Researchers have figured out how to create a freestanding film of graphene oxide and alter its surface roughness so that it either causes water to bead up and run off or causes it to spread out in a thin layer.
Dr. Stefan Strauf, Assistant Professor of Physics and Engineering Physics at Stevens Institute of Technology, has been honored by the National Science Foundation (NSF) with the prestigious CAREER Award.
The realization of topological insulators with cold atoms is extremely attractive, as it would offer an ideal quantum spin Hall effect within a laboratory. In an article recently published, an international team lay out such an experiment.
Nine students from Chassell High School know how an atomic force microscope works. In fact, they've built a model of one out of Lego bricks. They're the members of INANO (Identifying New Academic Nanotechnology Opportunities), Chassell High School's Enterprise team.
Image sensors as used in cell phones are partially color-blind. This is because of their coating, which prevents UV light from passing through. CMOS chips have as a result not been suitable for spectroscopy up to now. A new production process makes the coating transparent - and the sensors suitable for special applications.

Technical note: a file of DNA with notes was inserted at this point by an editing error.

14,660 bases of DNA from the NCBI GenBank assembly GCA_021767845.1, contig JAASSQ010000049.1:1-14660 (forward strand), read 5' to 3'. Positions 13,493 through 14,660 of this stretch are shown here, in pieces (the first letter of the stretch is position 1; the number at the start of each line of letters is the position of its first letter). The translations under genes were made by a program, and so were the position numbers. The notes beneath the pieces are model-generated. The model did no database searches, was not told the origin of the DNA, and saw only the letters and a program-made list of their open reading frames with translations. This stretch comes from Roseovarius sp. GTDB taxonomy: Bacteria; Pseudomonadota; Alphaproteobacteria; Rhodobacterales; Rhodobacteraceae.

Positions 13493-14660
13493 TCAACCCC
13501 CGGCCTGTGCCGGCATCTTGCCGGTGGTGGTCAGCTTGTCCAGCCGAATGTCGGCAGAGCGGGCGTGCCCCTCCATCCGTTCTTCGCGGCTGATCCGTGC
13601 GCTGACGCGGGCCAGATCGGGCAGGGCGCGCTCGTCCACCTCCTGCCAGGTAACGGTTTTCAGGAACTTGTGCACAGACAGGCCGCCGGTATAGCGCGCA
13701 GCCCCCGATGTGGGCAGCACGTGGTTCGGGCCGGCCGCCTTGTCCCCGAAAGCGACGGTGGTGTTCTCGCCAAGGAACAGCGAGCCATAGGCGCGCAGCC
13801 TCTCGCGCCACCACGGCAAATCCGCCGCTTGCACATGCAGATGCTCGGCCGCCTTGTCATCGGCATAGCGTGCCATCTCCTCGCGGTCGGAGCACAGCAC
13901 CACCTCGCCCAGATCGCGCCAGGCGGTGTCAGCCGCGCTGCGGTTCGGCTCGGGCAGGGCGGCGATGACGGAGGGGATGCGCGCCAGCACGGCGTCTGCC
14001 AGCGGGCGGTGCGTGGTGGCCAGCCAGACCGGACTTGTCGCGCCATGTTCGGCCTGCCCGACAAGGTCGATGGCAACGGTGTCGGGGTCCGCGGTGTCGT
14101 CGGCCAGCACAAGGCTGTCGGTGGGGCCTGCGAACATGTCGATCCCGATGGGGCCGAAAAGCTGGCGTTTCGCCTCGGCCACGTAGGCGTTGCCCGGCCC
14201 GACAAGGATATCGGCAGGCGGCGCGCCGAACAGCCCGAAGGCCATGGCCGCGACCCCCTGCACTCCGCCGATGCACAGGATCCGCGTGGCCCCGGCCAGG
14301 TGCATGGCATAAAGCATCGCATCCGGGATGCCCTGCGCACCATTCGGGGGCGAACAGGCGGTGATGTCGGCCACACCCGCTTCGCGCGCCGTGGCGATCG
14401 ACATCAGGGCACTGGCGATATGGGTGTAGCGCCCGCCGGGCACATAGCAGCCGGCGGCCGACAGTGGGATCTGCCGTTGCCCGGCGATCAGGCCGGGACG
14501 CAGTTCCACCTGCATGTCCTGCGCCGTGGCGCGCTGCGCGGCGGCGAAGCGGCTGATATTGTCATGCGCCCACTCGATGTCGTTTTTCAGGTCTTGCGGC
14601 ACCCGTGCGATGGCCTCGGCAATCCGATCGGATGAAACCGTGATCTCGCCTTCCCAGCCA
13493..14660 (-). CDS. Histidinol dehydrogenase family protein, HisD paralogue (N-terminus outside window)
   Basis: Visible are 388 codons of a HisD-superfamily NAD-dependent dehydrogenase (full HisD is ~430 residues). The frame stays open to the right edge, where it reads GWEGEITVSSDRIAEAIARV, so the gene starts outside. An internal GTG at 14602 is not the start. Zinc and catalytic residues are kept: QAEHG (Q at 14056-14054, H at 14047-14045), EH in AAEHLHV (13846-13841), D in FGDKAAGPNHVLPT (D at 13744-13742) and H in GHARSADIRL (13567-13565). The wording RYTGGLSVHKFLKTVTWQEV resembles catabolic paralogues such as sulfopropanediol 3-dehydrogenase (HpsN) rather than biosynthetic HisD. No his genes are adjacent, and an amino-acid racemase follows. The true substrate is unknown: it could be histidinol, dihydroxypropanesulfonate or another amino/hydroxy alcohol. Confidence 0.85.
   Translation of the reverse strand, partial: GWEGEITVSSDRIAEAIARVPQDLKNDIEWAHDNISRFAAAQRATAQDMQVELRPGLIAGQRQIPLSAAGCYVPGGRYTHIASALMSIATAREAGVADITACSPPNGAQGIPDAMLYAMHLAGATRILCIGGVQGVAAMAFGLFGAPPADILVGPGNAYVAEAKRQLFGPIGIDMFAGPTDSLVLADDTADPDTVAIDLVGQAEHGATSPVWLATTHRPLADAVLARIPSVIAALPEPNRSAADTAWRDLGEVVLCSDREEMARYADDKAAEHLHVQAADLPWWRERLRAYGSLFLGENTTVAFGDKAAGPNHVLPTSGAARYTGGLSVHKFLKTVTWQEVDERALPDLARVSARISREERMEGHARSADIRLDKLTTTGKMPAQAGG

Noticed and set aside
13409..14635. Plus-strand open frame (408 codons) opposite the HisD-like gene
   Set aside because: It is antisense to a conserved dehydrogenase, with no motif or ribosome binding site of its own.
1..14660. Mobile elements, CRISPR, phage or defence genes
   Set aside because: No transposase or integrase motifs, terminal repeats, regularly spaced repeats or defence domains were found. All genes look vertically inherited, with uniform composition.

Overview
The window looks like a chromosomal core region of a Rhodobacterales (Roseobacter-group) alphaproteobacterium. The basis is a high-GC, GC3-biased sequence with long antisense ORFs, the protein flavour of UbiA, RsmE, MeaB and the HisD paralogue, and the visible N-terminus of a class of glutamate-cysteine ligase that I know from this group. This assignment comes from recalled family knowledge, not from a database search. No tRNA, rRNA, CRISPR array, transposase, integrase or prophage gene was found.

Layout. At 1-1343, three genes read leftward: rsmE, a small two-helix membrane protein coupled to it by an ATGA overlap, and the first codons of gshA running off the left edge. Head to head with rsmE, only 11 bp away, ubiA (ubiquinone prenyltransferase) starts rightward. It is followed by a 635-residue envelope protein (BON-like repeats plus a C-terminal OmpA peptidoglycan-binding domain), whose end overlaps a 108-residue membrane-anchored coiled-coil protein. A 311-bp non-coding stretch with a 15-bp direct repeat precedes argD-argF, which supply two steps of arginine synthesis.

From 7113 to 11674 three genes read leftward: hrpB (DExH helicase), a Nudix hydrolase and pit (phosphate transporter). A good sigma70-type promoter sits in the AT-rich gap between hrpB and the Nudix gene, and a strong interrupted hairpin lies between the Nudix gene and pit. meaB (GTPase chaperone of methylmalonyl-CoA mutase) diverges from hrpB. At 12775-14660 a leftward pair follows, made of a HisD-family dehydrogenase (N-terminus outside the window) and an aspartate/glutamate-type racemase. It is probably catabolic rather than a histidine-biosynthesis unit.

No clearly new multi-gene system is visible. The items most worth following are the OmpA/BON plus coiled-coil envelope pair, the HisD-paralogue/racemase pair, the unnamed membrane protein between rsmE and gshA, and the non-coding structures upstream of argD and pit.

The electronic chips of the future might not be made of silicon or even graphene but of a material called molybdenite (MoS2). EU-funded research presented in the journal Nature Nanotechnology demonstrates that molybdenite is a highly effective semi-conductor that could be used to make transistors both smaller and more energy efficient.
The Centre for Environmental Law Decisions and Corporate Ethical Certification (CIGA) at the University of Padua and the Institute for Technology Assessment and Systems Analysis (ITAS) at the Karlsruhe Institute of Technology, organize an international workshop titled Dilemmas of choice. Responsibility in nanotechnology development, which is aimed at presenting and debating contributions from different disciplines on several issues concerning the relationship between nanotechnology innovation and responsibility.
The aim of the workshop is to bring together leaders in the emerging field of computational nanotoxicology to form an international Community of Practice for accelerated development of the science of QNTR.
Inspired by the popular confidence trick known as 'shell game', researchers at UC Santa Barbara have demonstrated the ability to hide and shuffle 'quantum-mechanical peas' - microwave single photons - under and between three microwave resonators, or 'quantized shells'.